Mailing off the kids’ summer camp registration forms means summer is edging ever closer.

For the past 6 summers, Older Daughter has gone to sleep-away camp in New Hampshire. Last year Smaller Daughter joined her for a couple of weeks. They adore the place.

Roads End Farm is a small, horsemanship camp in Chesterfield, not far from Keene. It’s approximately 50 girls at a time, 15 staffers from around the world, and a herd of around 75 horses – mostly farm-bred Morgans, with a sprinkling of rescues and donated horses. Roads End has been around for 35 years, always run by the the Woodman family. It’s a rustic place, sort of summer-on-grandpa’s farm for kids who have no relatives in the country.

The girls do a lot of riding (of course) – all non-competitive English flat, with small group ring instruction and/or trail rides 6 days a week. Here’s Elder Daughter on Ides, and Smaller Daughter on Goldie, both showing off their new-learned abilities on pick-up day. Note that two weeks before this picture was taken, Smaller Daughter knew horses only from picture books and TV.

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Riders of all ability levels are welcome, from kids who arrive with their own mounts right down to kids who have never seen a horse up close and personal before. The girls are matched in teams of two with a horse of suitable level. Beginners for example are teamed with geriatric animals of sweet disposition (Goldie, last summer was well into her equine senior citizen years). There’s no jumping, and techniques are more geared to riding for pleasure. Safety is a prime concern, both for the campers and the horses. The fact that so many of the horses are still in good condition and working with campers at advanced horse-ages is testament to the high level of animal care at the farm.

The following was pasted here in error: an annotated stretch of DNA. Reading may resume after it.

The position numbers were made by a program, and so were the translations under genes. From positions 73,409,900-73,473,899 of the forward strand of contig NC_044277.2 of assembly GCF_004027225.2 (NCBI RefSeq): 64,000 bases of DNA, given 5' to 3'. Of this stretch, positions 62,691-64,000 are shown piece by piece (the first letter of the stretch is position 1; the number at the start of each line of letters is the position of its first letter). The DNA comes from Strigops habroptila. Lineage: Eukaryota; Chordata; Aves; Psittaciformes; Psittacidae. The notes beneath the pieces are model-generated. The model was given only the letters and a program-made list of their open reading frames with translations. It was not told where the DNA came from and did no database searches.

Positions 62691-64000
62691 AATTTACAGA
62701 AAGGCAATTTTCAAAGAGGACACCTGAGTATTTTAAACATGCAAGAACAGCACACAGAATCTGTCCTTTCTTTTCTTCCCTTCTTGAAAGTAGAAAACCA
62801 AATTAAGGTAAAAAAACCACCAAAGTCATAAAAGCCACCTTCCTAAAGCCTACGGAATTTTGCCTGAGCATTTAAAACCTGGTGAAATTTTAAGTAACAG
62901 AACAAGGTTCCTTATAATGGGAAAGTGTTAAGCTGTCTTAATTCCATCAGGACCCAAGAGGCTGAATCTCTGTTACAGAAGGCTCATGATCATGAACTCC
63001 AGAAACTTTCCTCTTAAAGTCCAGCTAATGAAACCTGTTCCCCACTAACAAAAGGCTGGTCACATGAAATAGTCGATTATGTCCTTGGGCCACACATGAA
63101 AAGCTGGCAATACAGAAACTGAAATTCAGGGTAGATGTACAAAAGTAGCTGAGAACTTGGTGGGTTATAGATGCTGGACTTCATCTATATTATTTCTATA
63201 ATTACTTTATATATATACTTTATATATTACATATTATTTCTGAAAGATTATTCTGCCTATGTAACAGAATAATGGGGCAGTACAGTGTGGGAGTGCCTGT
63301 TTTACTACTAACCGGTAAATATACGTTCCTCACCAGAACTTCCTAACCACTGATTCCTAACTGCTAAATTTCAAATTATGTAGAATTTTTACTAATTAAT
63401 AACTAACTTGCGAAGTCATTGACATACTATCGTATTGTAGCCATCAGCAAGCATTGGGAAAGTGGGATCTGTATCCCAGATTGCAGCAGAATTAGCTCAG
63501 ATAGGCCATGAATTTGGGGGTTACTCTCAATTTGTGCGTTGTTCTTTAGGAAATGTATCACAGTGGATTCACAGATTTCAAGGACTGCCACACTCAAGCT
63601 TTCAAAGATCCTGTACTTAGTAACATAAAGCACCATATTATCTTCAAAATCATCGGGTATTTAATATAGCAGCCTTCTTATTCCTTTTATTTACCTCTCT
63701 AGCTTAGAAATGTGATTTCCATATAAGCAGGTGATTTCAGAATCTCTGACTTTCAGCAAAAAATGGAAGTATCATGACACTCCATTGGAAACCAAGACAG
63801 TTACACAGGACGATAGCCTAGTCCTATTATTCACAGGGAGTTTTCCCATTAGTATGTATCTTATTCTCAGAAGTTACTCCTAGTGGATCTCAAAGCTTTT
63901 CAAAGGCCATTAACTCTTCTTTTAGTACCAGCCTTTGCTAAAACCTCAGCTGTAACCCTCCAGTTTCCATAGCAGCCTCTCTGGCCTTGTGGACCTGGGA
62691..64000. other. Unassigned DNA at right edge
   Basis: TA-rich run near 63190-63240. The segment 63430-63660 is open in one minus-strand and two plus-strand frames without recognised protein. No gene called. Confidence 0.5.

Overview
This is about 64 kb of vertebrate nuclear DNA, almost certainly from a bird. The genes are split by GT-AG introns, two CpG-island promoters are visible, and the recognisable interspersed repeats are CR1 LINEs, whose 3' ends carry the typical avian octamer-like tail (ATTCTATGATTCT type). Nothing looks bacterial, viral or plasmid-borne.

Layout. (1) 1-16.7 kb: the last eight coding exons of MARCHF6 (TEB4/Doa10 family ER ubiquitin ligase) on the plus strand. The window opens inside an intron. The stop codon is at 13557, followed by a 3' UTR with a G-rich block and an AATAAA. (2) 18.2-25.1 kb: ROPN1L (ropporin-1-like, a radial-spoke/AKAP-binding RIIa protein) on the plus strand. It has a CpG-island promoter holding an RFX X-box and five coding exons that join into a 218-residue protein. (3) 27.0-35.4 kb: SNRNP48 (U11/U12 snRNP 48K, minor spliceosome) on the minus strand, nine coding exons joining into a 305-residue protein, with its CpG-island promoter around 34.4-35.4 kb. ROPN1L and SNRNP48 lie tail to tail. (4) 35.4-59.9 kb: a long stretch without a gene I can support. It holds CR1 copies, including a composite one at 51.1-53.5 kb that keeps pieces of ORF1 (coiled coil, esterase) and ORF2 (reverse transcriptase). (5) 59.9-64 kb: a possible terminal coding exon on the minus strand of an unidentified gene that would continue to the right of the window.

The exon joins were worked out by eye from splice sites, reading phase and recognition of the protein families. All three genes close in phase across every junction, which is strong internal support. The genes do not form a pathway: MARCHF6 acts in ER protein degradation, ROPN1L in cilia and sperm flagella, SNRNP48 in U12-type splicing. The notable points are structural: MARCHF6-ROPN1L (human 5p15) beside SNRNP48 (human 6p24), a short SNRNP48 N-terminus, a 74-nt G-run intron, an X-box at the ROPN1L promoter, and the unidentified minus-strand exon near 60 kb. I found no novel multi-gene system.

The girls provide all the care for their shared mounts – feeding, grooming, AND shoveling. Each girl gets to ride for half the morning, the other half being devoted to farm type chores in the barns, paddocks, vegetable gardens, kitchen or dorms. The afternoons include swimming instruction or free swim in a nearby lake, arts and crafts, and other typical camp-type activities. Hair dryers, TVs and electronics are banned (except for small MP3 players used during quiet times), but my own video gaming/Anime rats don’t long for a single pixel while they are there.

All in all, it’s a small, and very companionable place that’s so much fun the participants don’t realize they are learning big lessons about responsibility and teamwork. I hear that Roads End still has spots open for this summer. If you are looking for a good place for pony-crazy girls ages 8-high school – I strongly recommend the experience.

Oh. Knitting content. My kids bring their knitting to camp with them. That’s where Alex works on her B. Walker Learn to Knit afghan project. She’s accumulated small knitting circles around her each summer.

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One response

  1. Wow, sounds like heaven on earth for young girls. Well, except for the shoveling part, but they probably find that a small price to pay for all the fun.

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